Last year we conducted a survey asking our readers what risks they were most concerned about. And, nearly half (49 percent) of you responded that workplace violence topped the list.
"With the domestic issues we have in this country, both economically and financially, concerns about workplace violence far outweighs and is more prevalent than threats of terrorism," John Dowd, senior account manager for Kratos Defense and Security Solutions, told SDN.
Well, workplace violence has once again topped the news this week after a man in Albuquerque, N.M. forced his way into a manufacturing plant where his (ex)girlfriend worked, killed two employees and then himself. Four other employees were also wounded in the attack.
The Associate Press reported that it is still unknown how the shooter got past security at Emcore Corp., but his first victim was a person who confronted him on the way into the facility.
Then he went through the building firing shots at several employees and leaving behind a gruesome scene of blood and shell casings across the company headquarters. Responding officers had to step past several victims — one dead and several wounded — as they raced into the building to stop the gunman.
This is certainly one of those events that would be difficult to protect against, regardless of how solid a company's access control and security program. Plus, the gunman is reportedly a former employee, so it's assumed he knew the campus and facility well.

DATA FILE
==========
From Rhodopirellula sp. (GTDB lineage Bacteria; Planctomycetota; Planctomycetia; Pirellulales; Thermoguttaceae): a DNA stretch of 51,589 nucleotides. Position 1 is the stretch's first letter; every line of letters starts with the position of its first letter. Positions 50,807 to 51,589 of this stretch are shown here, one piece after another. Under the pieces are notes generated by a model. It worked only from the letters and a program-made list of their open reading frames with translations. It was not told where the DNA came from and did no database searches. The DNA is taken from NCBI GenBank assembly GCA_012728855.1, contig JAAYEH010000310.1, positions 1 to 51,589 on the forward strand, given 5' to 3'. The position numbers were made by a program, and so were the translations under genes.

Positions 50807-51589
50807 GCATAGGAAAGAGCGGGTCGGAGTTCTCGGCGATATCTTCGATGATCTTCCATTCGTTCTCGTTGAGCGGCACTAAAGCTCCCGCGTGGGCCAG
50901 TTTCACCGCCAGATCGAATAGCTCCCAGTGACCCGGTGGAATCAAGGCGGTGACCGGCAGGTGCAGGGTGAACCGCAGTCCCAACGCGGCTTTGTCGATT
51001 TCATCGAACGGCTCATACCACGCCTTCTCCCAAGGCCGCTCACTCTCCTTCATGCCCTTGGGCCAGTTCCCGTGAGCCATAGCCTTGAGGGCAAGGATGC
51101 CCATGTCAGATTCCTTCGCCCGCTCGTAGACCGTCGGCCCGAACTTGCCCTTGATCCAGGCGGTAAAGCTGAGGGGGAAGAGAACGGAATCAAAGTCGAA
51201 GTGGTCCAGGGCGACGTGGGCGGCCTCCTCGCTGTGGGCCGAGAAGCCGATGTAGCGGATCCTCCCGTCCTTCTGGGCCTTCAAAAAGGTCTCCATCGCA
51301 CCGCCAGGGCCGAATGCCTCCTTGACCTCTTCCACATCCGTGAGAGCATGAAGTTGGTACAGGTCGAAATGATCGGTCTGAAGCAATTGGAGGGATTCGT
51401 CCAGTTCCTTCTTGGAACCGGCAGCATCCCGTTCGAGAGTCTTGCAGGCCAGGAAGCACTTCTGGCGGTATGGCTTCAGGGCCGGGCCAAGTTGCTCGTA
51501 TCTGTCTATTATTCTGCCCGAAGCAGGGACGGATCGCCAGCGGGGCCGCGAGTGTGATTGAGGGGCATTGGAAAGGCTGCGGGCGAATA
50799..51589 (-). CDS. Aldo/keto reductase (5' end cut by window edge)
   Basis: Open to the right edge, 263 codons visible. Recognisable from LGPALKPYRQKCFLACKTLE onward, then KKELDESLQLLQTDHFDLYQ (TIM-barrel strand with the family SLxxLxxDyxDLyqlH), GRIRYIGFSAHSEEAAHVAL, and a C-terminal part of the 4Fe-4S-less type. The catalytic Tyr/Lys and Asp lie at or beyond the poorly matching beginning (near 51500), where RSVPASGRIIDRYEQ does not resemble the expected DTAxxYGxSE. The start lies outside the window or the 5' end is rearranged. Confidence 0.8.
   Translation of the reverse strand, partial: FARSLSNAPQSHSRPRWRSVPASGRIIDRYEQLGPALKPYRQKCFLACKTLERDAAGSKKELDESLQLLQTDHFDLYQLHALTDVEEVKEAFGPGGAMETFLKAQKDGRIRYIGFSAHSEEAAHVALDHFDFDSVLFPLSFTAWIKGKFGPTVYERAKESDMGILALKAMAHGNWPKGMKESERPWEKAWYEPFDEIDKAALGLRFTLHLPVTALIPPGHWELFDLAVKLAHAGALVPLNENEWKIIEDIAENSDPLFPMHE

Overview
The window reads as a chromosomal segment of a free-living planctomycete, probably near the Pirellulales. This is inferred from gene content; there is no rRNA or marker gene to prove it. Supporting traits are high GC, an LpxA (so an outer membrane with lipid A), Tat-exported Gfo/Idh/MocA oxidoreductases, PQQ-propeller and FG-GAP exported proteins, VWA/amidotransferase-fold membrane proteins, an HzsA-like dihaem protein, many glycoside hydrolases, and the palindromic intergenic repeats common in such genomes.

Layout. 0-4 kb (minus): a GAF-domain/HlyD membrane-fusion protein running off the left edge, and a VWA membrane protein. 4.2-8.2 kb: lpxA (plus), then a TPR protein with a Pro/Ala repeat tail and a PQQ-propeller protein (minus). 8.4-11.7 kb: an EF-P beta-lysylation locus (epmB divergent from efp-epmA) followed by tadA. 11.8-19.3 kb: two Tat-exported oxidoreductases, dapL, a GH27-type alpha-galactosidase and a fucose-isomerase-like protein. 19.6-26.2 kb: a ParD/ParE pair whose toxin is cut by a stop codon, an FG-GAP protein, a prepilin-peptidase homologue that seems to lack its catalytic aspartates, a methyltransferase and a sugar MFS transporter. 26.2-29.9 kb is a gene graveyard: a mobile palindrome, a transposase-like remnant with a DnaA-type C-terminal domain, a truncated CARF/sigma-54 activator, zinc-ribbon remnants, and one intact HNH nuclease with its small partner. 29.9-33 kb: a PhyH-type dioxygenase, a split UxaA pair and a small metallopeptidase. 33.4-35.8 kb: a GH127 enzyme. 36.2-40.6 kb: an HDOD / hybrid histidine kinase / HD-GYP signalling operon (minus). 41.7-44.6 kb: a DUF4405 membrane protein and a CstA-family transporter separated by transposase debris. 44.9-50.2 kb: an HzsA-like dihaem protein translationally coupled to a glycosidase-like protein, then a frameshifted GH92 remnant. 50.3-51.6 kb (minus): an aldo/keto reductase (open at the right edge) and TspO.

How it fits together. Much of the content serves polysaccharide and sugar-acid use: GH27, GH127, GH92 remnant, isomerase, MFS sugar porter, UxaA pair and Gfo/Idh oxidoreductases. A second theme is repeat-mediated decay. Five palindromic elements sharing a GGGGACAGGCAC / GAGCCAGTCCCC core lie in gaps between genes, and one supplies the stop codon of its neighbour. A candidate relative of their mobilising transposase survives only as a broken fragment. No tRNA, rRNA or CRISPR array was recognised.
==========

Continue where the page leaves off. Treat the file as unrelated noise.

So what are companies to do? How can you possibly protect against someone so bent on harming others?
The article also stated that the woman targeted in this attack had told co-workers she planned to report domestic violence to authorities. But that never happened and that is where the process typically breaks down, said Patrick Fiel, public safety advisor for ADT and the former executive director of the Washington, DC school system, in an interview yesterday (I'll post a longer story for newswire next week).
Fiel said that management often does not do enough to educate employees about issues of workplace violence. While it's likely that most company handbooks reference workplace violence, not enough organizations bother to do any type of follow-up or re-training about the procedures employees should take if they are concerned about a co-worker's safety. Fiel also said it is important for companies to have an anonymous tipline or hotline so employees feel safe reporting suspicions to supervisors.
It's also important for companies to do periodic background checks on all employees, something that Dowd said less than 5 percent of companies do.
And, of course, it's important to follow procedures when employees are terminated. Based on news reports, it sounds like this man pushed his way through security, but it's critical to ensure that terminated employees have their access cards revoked.
And while this is nothing short of a tragic incident, it certainly is a reminder to security professionals about the types of risks they should be addressing on a regular basis. Are you doing enough? I'm curious how many of you regularly conduct workplace violence awareness programs with your employees. You can vote in our Newspoll here.